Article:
Sky Television has confirmed an interest in Prime New Zealand amid resurgent speculation that the free-to-air station could be sold.

But Sky chief executive John Fellet played down the possibility of any imminent deal, dismissing talk of a Prime NZ sale before an option to buy 50 per cent of the New Zealand network held by Australia's Nine Network is resolved.

"We have had discussions with Prime since 2000 - Prime Australia that owns the network here - on just exactly what their long-term plans are. But any discussions at this stage would be premature," said Fellet.

Prime New Zealand is owned by listed Australian broadcaster Prime Australia. But under the terms of a 2001 content provision deal with Nine Network - owned by Kerry Packer's Publishing & Broadcasting - Nine has an option to buy 50 per cent of the New Zealand business until March 2007.

Fellet said he would be interested in Prime NZ - or any free-to-air network in New Zealand that came up for sale - at the right price. "But before Sky could get interested, the Nine option would have to be removed."

CanWest MediaWorks, also mentioned as a potential suitor, would not comment on the speculation.

Talk of a potential Prime NZ sale follows a difficult period for the network in New Zealand. Earlier this year, it enticed broadcasting personality Paul Holmes from TVNZ to spearhead its push for local identity - only to cancel his weeknight current affairs show within months due to poor ratings.

A revival of Nine Network's rival Seven Network this year may also be contributing to speculation - although analysts think it unlikely Nine would give up its option before it expires even if the Australian network does not want to take on Prime NZ while battling on the home front.

"What have they got to risk with a zero-cost option?" asked one analyst. "It doesn't seem right, but that's not to suggest it can't happen the other way around - in terms of one of those parties approaching Nine."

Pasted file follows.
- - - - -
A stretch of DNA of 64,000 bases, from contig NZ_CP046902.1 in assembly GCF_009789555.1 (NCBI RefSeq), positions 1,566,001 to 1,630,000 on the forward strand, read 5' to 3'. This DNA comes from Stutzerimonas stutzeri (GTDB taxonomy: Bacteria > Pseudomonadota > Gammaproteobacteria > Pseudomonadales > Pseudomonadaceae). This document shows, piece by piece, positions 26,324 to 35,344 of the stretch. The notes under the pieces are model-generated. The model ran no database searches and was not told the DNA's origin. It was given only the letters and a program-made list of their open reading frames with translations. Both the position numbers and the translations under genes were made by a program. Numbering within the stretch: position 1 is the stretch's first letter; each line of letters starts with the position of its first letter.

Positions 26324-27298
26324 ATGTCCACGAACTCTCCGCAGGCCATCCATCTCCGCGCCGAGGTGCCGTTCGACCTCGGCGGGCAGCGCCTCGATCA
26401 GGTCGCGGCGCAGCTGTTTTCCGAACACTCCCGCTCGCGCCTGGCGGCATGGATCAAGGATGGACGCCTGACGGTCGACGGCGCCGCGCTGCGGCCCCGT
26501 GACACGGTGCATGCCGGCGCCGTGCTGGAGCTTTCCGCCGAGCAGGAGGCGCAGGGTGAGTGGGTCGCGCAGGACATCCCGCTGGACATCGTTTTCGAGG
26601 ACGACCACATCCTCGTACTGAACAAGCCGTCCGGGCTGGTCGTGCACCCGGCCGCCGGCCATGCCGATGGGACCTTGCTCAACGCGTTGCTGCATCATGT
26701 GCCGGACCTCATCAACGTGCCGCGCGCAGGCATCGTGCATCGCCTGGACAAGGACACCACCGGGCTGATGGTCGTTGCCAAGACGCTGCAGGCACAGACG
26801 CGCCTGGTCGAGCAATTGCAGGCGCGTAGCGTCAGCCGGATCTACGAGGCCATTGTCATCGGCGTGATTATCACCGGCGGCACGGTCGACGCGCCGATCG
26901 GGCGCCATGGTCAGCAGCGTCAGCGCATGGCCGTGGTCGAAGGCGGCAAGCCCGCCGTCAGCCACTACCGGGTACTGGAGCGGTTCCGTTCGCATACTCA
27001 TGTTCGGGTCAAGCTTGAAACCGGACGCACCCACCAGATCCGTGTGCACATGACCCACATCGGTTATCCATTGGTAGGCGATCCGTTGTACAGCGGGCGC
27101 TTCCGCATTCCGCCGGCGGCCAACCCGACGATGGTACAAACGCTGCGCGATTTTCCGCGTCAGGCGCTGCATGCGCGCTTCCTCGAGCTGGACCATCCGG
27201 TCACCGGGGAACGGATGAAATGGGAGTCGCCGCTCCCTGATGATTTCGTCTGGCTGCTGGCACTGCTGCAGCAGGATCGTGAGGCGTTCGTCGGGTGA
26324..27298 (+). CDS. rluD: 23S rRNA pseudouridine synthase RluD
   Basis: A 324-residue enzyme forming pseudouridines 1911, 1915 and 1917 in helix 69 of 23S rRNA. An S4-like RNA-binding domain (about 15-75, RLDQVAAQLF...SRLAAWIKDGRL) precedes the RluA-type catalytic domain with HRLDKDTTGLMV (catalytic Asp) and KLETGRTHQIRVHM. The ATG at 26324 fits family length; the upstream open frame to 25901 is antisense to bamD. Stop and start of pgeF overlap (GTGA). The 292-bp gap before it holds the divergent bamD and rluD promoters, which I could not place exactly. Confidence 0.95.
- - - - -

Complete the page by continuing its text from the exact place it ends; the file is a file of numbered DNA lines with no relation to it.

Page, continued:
Prime New Zealand chief executive Chris Taylor said the rumours had been going on for a while. "I don't comment on matters of ownership," he said.

But he said it was flattering to be viewed as an acquisition and it made "absolute sense" that Prime NZ would be of interest to Sky and MediaWorks. "Prime, in its own right, is a successful business and has a bright future."

Analysts said Sky would like Prime NZ as a platform to package its rugby in a free-to-air environment, while MediaWorks could potentially move its youth-oriented music station C4 on to the Prime frequency and put Prime on the C4 frequency to take aim at TVNZ's One.

Sky has previously said it could look at a free-to-air network of its own to stop the erosion of the value of rights to replay rugby - and analysts said it might also want its own news bureau, a common activity for pay TV networks globally.

Choice asset


* Prime New Zealand debuted in 1998.

* Its flagship shows include Who Wants to be a Millionaire and Getaway, and local shows have included Holmes and The Tem Show, starring Temuera Morrison.

* Prime grew revenue by more than 50 per cent in the year to June 2005.

* Its operating losses reduced by 37.5 per cent in the June year.

* Prime Australia has said the New Zealand business is on track to generate profits in the near term.